New Brunswick restaurants go green by carbonating water themselves
Wednesday, July 9, 2008
Francis Schott, co-owner of Catherine Lombardi and Stage Left restaurants in New Brunswick, sits next to the rows of bottles he's saved in a month by making their own seltzer water in-house. (JODY SOMERS/Staff photographer)
Stage Left and Catherine Lombardi are very different restaurants. The former offers upscale, contemporary American dishes; the latter, Italian-American entrees.
But they also share similarities.
Take their owners, for instance: Lou Riveiro, Francis Schott and Mark Pascal (the latter two are known on the radio and the Web as "The Restaurant Guys"). Both are located side by side on Livingston Avenue in the heart of New Brunswick. And most recently, both have adopted an environmentally friendly practice: making bottled water.
"We really believe in putting our money where our mouth is," Schott says.
Until just last month, the restaurants were happily offering patrons a choice of tap or bottled water.
"We were using Pellegrino," Schott explains. "We were (also) using a water called Lurisia for years."
John Kafarski, sommelier at Stage Left and Catherine Lombardi restaurants in New Brunswick, demonstrates how the restaurants make their own sparkling water to save money. (JODY SOMERS/Staff photographer)
Until a crisis arose, that is.
After getting caught in a bind when a shipment of water from Italy was held up in customs, Schott gave another water a try. But he quickly decided its plastic bottles didn't fit in with the ambience and decor of his upscale restaurants.
"People are spending $400 for dinner for two and they're drinking water out of a plastic bottle," Schott recalls. "I said, "You know what? This isn't acceptable.' "
That prompted him to scrutinize his restaurants' water usage, which didn't fit in with their already-employed philosophy of buying ingredients locally such as the strawberries that come from Monroe's Indyk Farms and the pheasant that hail from Griggstown Quail Farm.
"Do I need to bring my water from Italy?" Schott recalls asking himself. The answer was "no," and he started researching options closer to home, including West Orange's Rock Spring Water. Ultimately, though, he settled on a spring water shipped in 5-gallon containers from Tupelhocken, Pa., and the restaurants began bottling it in-house.
A water vapor cloud is left inside a bottle shortly after the pressure was released following the carbonation process at Stage Left restaurant in New Brunswick. (JODY SOMERS/Staff photographer)
That way, the restaurants could "keep all the bottles from going into the landfill, and keep from shipping water halfway across the earth and provide our customers with a great alternative," he says.
There was just one question Schott had: What's the best way to carbonate spring water?
"I called soda companies, I called beer companies," he says. "I actually bought some beer equipment that was supposed to work, and none of it gave an acceptable product. . . . It doesn't have that sharp bite that a well-carbonated water has."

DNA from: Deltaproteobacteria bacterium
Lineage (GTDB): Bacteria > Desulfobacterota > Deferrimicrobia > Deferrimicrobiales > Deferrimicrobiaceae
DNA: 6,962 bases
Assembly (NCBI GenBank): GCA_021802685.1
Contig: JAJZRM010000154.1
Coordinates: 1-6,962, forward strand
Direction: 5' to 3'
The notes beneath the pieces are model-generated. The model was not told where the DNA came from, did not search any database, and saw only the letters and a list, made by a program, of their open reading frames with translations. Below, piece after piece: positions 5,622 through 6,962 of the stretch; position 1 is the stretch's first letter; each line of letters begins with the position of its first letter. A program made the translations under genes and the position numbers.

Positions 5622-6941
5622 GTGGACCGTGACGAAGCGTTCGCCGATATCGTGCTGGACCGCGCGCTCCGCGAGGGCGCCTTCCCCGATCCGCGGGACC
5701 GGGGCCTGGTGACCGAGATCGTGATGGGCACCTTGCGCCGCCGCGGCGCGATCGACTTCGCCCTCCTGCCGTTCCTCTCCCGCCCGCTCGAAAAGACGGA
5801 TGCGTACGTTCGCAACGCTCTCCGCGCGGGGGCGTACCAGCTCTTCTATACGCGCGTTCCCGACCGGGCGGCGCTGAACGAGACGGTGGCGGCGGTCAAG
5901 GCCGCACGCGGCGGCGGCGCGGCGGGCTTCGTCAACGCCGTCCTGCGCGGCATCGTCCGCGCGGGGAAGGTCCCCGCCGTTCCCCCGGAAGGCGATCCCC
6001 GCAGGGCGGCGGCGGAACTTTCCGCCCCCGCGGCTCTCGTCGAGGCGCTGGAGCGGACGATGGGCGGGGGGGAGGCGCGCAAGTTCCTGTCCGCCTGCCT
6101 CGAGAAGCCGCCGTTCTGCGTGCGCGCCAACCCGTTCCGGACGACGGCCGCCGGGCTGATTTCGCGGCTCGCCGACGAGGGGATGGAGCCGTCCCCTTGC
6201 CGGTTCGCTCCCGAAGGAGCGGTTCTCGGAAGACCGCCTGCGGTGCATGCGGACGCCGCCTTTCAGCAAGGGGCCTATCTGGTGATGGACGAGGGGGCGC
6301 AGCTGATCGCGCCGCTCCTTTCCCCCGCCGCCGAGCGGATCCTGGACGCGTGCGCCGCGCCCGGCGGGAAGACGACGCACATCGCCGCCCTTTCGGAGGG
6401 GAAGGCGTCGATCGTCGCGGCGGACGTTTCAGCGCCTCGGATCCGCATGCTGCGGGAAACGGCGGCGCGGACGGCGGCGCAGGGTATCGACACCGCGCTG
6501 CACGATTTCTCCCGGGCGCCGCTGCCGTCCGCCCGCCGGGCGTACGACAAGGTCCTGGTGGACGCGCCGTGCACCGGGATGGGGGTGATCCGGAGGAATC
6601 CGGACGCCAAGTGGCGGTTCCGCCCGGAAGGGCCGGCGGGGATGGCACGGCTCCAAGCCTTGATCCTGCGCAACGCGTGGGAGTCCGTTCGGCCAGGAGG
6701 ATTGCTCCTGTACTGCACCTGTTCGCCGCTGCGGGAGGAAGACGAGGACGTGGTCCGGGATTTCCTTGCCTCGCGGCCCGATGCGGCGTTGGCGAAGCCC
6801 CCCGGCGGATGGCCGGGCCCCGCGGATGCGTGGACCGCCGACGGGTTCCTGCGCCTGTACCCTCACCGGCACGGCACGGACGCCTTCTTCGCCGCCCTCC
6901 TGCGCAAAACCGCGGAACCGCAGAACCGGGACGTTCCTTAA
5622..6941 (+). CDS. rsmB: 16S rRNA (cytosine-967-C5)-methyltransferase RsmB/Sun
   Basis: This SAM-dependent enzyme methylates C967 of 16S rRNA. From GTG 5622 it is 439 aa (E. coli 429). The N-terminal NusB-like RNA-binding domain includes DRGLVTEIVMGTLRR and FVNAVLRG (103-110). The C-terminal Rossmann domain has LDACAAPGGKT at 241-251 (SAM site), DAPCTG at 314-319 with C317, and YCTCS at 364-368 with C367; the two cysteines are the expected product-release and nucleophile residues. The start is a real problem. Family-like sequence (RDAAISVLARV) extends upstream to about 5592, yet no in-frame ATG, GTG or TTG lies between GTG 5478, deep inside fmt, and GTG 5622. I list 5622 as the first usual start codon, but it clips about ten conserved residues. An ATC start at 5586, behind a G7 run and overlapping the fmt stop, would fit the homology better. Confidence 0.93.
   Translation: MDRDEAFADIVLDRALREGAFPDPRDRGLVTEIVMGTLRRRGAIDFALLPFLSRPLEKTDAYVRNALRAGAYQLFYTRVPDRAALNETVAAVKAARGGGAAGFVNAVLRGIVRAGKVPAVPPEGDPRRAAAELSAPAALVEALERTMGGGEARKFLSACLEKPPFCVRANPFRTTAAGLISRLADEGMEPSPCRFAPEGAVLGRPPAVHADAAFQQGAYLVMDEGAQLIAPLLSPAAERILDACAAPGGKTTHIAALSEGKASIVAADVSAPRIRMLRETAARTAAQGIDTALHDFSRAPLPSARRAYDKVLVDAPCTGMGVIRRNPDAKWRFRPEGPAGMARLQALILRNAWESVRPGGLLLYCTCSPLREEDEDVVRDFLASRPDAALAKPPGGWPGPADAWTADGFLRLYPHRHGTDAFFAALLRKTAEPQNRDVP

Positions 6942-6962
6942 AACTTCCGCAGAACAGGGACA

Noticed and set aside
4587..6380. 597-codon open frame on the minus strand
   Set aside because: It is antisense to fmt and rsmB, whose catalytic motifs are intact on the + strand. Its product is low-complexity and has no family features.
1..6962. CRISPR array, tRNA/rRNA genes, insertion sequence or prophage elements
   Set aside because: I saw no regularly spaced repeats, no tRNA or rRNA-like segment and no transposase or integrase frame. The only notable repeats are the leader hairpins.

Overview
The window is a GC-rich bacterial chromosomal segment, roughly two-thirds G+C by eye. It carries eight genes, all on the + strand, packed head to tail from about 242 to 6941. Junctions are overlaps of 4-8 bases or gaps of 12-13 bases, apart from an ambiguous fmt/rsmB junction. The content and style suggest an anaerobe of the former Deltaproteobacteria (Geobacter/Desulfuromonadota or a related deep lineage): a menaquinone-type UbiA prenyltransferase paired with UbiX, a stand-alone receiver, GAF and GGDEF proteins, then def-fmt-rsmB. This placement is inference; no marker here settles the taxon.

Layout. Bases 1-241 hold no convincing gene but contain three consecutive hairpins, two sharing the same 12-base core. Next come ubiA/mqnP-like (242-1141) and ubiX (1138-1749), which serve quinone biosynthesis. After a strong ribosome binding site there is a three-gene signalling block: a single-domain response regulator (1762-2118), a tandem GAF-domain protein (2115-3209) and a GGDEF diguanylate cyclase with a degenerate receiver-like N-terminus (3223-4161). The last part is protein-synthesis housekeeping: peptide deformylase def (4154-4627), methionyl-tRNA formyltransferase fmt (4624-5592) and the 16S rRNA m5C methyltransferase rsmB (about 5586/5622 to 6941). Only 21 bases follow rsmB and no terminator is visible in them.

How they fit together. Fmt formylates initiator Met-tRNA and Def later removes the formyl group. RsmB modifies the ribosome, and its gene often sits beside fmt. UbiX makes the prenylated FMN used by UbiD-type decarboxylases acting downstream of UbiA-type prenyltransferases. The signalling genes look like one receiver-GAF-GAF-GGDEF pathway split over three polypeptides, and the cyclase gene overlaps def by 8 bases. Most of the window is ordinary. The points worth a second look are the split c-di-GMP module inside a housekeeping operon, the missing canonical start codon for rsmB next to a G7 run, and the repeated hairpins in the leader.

Schott then stumbled across the Soda-Club, a home soda maker which uses carbonators filled with carbon dioxide gas and water bottles, both of which are reusable. Each bottle takes about one minute to carbonate, a process accomplished without batteries or electricity. He purchased one machine and was pleased with the results.
"We got it and we really liked it," he says.
In June, Schott invested in six machines and 250 bottles. Because of the carbonation process, the bottles cannot be filled to the top, and customers get about 75 milliliters less water per bottle than before. As a result, the restaurants' price of water has dropped to $4.95 per bottle.
"We now use local spring water either flat or carbonated in the restaurants," he says. "Everything is in a reusable bottle. Nothing comes from further away than Pennsylvania. The water's delicious, and the customer response has been phenomenal."
John Kafarski, sommelier at Stage Left and Catherine Lombardi restaurants in New Brunswick, shows the final step in the sparkling water process bottling. (JODY SOMERS/Staff photographer)
Still, regularly reusing bottles Schott estimates each bottle can be used about 200 times requires more manpower than using bottles just once each.
"It is quite a bit of work," he admits, explaining that the cleaning process includes wiping each bottle down, washing them in a dishwasher and drying them off. "You have to have a lot of racking to run them through the dish machine and make sure they don't get broken."
As a result of that extra work, Schott does not think the changeover will result in either restaurant saving money.
"There's more labor involved," he points out, "and the bottles when they do break are more expensive (to replace). . . . But it's a better choice for the environment, it's a better choice for our customers and it's more consistent with our philosophy."
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